L.A. County D.A. to pay $5 million in civil rights case over bungled election conspiracy prosecution

Los Angeles County Dist. Atty. George Gascon
Los Angeles County Dist. Atty. George Gascón was sued by Eugene Yu, chief executive of Konnech, alleging civil rights violations and negligence.
(Wally Skalij / Los Angeles Times)

The L.A. County district attorney’s office will pay $5 million to settle a civil rights lawsuit brought by the head of a tiny Michigan software company that became the focus of a bungled 2022 prosecution based largely on the word of conspiracy theorists.

Eugene Yu, chief executive of Konnech, sued Los Angeles County Dist. Atty. George Gascón last September alleging civil rights violations and negligence stemming from an October 2022 indictment on charges that Yu was illegally storing L.A. County poll workers’ personal information overseas.

The case against Yu drew praise from former President Trump and others who questioned the results of the 2020 election. For months prior to the charges, Yu faced allegations he was working for the Chinese government to manipulate U.S. ballot boxes. The lead agitators, Texas-based True the Vote, never put forth evidence of their claims.


Less than six weeks after Gascón called a press conference to announce charges against Yu, the case fell apart.

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Prosecutors dismissed the charges after admitting that True the Vote co-founder Gregg Phillips provided a tip that sparked the inquiry into Yu and also testified before the grand jury that produced the indictment. The group’s election-related claims had been reviewed by several state attorney generals and the FBI with no charges filed, but L.A. County prosecutors decided to pursue the case anyway.

The district attorney’s office subsequently issued a statement saying it was concerned about the pace of the investigation and potential bias in the presentation of evidence. A spokeswoman did not elaborate on the nature or source of the bias. The lead prosecutor, Eric Neff, was placed on administrative leave a week later.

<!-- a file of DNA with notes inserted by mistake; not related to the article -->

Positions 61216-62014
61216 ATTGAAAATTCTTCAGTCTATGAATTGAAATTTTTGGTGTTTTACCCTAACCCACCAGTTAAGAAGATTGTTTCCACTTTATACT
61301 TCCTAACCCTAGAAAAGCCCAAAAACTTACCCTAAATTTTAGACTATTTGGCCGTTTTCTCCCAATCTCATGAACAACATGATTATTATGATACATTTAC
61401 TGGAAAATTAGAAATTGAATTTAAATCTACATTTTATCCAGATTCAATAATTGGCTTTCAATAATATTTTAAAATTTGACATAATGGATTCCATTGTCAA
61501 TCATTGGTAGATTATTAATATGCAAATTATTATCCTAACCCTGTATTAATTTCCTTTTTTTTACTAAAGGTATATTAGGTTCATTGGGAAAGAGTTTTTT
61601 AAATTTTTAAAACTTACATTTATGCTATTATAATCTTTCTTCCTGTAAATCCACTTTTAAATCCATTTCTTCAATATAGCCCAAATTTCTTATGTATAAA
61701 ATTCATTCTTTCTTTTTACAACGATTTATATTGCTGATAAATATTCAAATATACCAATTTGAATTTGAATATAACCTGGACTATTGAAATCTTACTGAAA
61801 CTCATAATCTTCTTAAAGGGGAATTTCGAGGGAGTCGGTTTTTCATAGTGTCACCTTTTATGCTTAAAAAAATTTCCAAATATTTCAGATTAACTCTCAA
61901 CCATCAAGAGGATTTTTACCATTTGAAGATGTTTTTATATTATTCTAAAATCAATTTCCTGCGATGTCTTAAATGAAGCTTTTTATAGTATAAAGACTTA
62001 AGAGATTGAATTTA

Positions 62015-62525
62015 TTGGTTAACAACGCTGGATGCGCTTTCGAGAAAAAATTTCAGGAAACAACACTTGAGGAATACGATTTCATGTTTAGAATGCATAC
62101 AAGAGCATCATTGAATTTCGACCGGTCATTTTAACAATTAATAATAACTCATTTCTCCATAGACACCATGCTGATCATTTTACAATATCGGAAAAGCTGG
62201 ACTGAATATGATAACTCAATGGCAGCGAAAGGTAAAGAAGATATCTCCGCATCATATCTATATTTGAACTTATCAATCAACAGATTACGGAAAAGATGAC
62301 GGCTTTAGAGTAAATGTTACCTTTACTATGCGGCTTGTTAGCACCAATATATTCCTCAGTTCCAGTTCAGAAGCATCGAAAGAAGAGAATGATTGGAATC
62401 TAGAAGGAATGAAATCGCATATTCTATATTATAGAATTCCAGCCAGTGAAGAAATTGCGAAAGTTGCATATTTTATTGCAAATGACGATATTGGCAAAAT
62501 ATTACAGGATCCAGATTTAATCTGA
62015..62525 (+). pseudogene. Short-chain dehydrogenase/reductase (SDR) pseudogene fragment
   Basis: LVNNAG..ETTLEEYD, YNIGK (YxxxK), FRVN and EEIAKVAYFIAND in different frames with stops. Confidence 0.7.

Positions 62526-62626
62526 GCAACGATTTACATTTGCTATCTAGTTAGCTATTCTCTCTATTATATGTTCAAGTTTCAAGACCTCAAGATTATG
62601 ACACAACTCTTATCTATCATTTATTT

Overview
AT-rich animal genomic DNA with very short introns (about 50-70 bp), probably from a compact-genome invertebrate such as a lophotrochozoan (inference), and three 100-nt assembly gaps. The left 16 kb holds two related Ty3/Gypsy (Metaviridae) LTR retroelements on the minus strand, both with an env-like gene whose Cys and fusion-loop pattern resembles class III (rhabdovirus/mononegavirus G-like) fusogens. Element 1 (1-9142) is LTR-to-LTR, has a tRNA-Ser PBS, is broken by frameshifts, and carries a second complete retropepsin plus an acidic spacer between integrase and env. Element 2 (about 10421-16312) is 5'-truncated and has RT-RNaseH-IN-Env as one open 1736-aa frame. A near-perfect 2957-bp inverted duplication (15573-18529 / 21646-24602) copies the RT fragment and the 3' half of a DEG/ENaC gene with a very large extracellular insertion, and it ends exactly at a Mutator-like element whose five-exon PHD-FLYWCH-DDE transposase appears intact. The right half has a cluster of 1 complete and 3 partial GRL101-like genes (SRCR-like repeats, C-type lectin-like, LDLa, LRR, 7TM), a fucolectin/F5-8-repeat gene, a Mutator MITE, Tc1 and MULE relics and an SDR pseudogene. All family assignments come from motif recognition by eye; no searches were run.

Yu’s civil attorney, Dean Pamphilis, called the charges “utterly false.”

“The resulting publicity cost Mr. Yu his life savings and Konnech over 50% of its customers,” Pamphilis said. “Mr. Yu is extremely pleased that his innocence has now been publicly confirmed, and he and Konnech look forward to start to recover from the significant losses which they suffered.”

The settlement was approved by the L.A. County Board of Supervisors on Tuesday without discussion. Under the terms of the agreement, the district attorney’s office will no longer pursue charges against Yu and will join him in a petition to a judge for a finding of factual innocence.

One term after sweeping into office on a reform agenda, George Gascón will have to fend off a mix of former federal prosecutors, county judges and deputy district attorneys in order to win re-election.

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Neff spoke during the Board of Supervisors meeting and questioned whether the timing of the settlement was intended to affect Gascón’s reelection campaign, though he offered nothing to support that claim. Neff has not responded to requests for comment from The Times. He remains on administrative leave, according to a law enforcement source with direct knowledge of the situation who requested anonymity because they are not authorized to speak publicly about personnel matters.


In the lawsuit, Yu claimed that the bungled charges nearly crippled his business. Election officials in large municipalities including Detroit and Fairfax County, Va., cut ties with Konnech within days of Gascón’s initial news conference, according to Pamphlis.

Ironically, Konnech’s largest client remains L.A. County. In 2022, a spokesman for the L.A. County Registrar-Recorder’s office said prosecutors had never shared evidence of any malfeasance. L.A. County is under contract to make use of Konnech’s Poll Chief software through the 2024 presidential election.

Times Staff Writers Sarah D. Wire and Rebecca Ellis contributed to this report.